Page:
"At least 21 people have been killed and 88 others injured ... as a result of heavy snow," state-run radio reported. "Some died of the severe cold, some were buried under avalanches and others died after their cars overturned on snow-covered roads."

"400-Plus Coastal Zones Are Dying"


The world is getting familiar with the carbon cycle and how pumping carbon that's been buried for millions of years into the atmosphere causes some global problems. Well, get ready to learn about nitrogen.

Like carbon, the nitrogen cycle is all out of whack. In this case, the origins are similar. Instead of burning petroleum or coal, nitrogen comes from natural gas transformed into ammonia fertilizer and used to grow crops; what doesn't absorb into the soil runs off into streams, which flow into rivers, which flow to the ocean, where the nitrogen fuels "dead zones" – areas where nitrogen (and phosphorus) fertilizes so much algae growth that it absorbs enough oxygen to make the water inhospitable to fish and other marine life. Jellyfish are about the only thing that thrives in these conditions; corals certainly do not.

There are other causes of dead zones; human sewage, inadequately treated, is another, as is the fallout from burning fossil fuels and certain industrial processes. Dead zones, which start as "eutrophic" zones (that is, over-rich with fertilizers), and end up as "hypoxic" areas (that is, short of oxygen), often shrink and grow with the seasons.


The World Resources Institute recently mapped the world's dead zones and found a whopping 415 eutrophic zones, including 169 that are known to be hypoxic and another 169 that probably are. The researchers believe the number is much higher, since only the United States and the European Union do an adequate job of counting and reporting problem coastal areas. China and other fast-growing Asian economies are likely polluting their coasts, but the problem hasn't been documented, the researchers say.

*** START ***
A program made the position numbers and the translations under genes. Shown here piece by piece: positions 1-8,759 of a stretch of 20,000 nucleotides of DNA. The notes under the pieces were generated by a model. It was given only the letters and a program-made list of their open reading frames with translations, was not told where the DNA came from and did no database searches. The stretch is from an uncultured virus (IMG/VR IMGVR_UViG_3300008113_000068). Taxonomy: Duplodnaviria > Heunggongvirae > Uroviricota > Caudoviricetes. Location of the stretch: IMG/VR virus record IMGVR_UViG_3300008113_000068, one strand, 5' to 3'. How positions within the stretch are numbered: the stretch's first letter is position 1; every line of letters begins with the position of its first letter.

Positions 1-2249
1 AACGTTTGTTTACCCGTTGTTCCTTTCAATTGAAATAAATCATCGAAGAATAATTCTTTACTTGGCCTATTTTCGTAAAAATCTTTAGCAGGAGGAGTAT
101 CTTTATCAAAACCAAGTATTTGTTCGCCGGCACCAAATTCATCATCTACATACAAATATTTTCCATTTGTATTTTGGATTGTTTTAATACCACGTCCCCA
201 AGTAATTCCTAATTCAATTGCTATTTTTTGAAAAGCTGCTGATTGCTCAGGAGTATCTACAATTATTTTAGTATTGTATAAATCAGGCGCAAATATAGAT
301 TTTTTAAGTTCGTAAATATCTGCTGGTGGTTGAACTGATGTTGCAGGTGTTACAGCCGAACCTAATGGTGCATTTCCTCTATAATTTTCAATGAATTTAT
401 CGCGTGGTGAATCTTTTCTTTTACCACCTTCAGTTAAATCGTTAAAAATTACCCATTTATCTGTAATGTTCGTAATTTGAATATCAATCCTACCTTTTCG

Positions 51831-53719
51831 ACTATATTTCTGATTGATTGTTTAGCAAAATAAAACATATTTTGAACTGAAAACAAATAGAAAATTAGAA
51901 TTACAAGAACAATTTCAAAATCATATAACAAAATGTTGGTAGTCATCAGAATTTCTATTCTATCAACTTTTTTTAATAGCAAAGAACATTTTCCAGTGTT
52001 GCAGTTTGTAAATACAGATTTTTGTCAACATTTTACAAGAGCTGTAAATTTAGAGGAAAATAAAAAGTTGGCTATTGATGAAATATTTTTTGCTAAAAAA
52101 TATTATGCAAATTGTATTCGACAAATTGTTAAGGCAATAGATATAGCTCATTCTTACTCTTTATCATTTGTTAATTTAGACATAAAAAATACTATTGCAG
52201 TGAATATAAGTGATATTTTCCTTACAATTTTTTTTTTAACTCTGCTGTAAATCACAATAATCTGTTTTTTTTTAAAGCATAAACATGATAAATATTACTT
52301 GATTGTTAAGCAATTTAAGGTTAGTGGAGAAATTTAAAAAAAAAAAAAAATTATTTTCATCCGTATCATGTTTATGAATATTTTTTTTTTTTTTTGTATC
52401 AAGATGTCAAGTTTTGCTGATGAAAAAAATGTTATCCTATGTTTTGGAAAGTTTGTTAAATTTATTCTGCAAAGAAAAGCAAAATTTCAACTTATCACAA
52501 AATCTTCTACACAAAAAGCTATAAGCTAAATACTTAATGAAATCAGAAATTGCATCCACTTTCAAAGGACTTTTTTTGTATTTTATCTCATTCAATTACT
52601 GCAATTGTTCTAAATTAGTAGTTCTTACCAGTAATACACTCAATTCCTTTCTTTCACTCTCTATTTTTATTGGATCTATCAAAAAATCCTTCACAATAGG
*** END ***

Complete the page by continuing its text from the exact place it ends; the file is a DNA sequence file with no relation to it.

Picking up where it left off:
As the map shows, a mere 13 eutrophic zones are in recovery – a particularly sorry tally considering scientists have long known the causes and have long since identified solutions to the problem. The Chesapeake Bay and Gulf of Mexico are two examples close to home of systems whose dead zones are well documented, but not greatly improved, even despite millions of taxpayer dollars being spent on the problem. (The Gulf of Mexico dead zone threatened to grow bigger than ever in 2007, as farmers buoyed by ethanol subsidies planted a near-record crop of corn, leading to a flood of fertilizer down the Mississippi.)

"Our findings highlight the dramatic growth of areas receiving the endflows of nitrogen and phosphorus created by agriculture, increasing industry, fossil fuel combustion, and population growth," Mindy Selman, one of the researchers, wrote. "More than 1,000 scientists estimated, in the Millennium Ecosystem Assessment, that, as a result of human activities over the past 50 years, the flux of nitrogen has doubled over natural values while the flux of phosphorus has tripled."

"Compressed Air Car Set for Take-Off in India"

What seemed like a pipe dream may soon become reality as Frenchman Guy Negre hopes versions of his compressed air car will be produced in India this year by Tata Motors Ltd after a 15 year quest for backers for his invention.

Negre believes the time is right for his design with oil prices at record highs and pressure on carmakers to improve the fuel efficiency of their vehicles.

"It is clear that with oil at US$100 a barrel this will force people to change their use of fuel and pollute less," Negre told Reuters in an interview at his firm Motor Development International (MDI), based near Nice in the south of France.

"My car is zero pollution in town and almost no pollution on the highways," he added, saying the vehicle could travel 100 kilometres at a cost of one euro in fuel.

The former Formula One motor racing engineer's invention depends on pressurised air to move the pistons, which in turn help to compress the air again in a reservoir. The engine also has an electric motor, which needs to be periodically recharged, to top up the air pressure.

The bottles of compressed air -- similar to those used by divers -- can be filled up at service stations in several minutes.